some respect diverse from the Father, and there. fore not to be confounded with him, consequently he was not an essence, nor yet an attribute of God. “ And the Logos was God." If, as some aver, the Logos is the wisdom of God, and not in anywise distinct from the Father, it involves the depths of mystecism to say that he was God. What would be thought, should a man gravely assert that the wisdom of a man was the man himself? John plainly informs us that while the Logos was God, (Theo8,) at the same time there was a sense in which he was with God. In order, then, that the words of John can have any possible meaning, a distinction in the Godhead, must, we think, unavoidably be admitted; that is, that the Father in all respects, is not the same as the Son. But what could be the object of John in asserting that the Logos was with God? We answer, to indicate conjunction, familiarity, and society.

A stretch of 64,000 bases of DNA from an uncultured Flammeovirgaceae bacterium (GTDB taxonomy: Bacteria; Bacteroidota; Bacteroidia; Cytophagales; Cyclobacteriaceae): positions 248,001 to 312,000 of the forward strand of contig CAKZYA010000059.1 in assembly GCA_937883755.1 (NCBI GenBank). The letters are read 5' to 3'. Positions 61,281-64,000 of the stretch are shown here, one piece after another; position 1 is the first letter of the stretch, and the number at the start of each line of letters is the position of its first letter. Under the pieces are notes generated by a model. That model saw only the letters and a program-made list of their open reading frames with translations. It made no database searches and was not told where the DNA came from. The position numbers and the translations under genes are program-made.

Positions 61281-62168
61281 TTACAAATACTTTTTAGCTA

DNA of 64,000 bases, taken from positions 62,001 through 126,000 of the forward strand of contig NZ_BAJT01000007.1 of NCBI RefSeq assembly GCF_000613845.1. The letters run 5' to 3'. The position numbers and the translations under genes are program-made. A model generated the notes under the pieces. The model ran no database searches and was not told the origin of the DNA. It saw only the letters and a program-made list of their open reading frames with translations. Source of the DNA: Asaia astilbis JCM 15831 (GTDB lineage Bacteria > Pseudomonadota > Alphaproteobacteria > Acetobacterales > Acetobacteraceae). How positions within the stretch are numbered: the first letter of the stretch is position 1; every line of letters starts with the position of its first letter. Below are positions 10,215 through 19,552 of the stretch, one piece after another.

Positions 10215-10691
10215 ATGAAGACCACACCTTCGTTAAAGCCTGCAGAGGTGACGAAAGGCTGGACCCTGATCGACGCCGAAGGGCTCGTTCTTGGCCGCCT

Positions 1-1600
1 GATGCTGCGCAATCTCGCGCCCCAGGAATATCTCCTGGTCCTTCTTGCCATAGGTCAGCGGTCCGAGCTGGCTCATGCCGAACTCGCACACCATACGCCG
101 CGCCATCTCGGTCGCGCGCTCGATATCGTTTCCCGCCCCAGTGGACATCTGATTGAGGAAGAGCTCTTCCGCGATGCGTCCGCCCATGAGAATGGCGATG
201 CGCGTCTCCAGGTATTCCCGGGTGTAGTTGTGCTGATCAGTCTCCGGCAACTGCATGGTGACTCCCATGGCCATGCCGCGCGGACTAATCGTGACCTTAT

Thus far, we see that the evidence of the supreme divinity of our Lord is conclusive. Christ is called the Lord of Hosts. “Sanctify the Lord of Hosts himself, and let him be your fear, and let him be your dread. And he shall be for a sanctuary; but for a stone of stumbling, and for a rock of offence,” &c. Isa. 8; 13, 14. This prophecy was fulfilled and applied by the spirit of inspiration to Christ our Savior. 1 Pet. 2:4. It is altogether unnecessary to swell the number of quotations; for, if the texts brought are relevant to the subject of discussion, they are enough to sustain the proposition, that Christ in his divine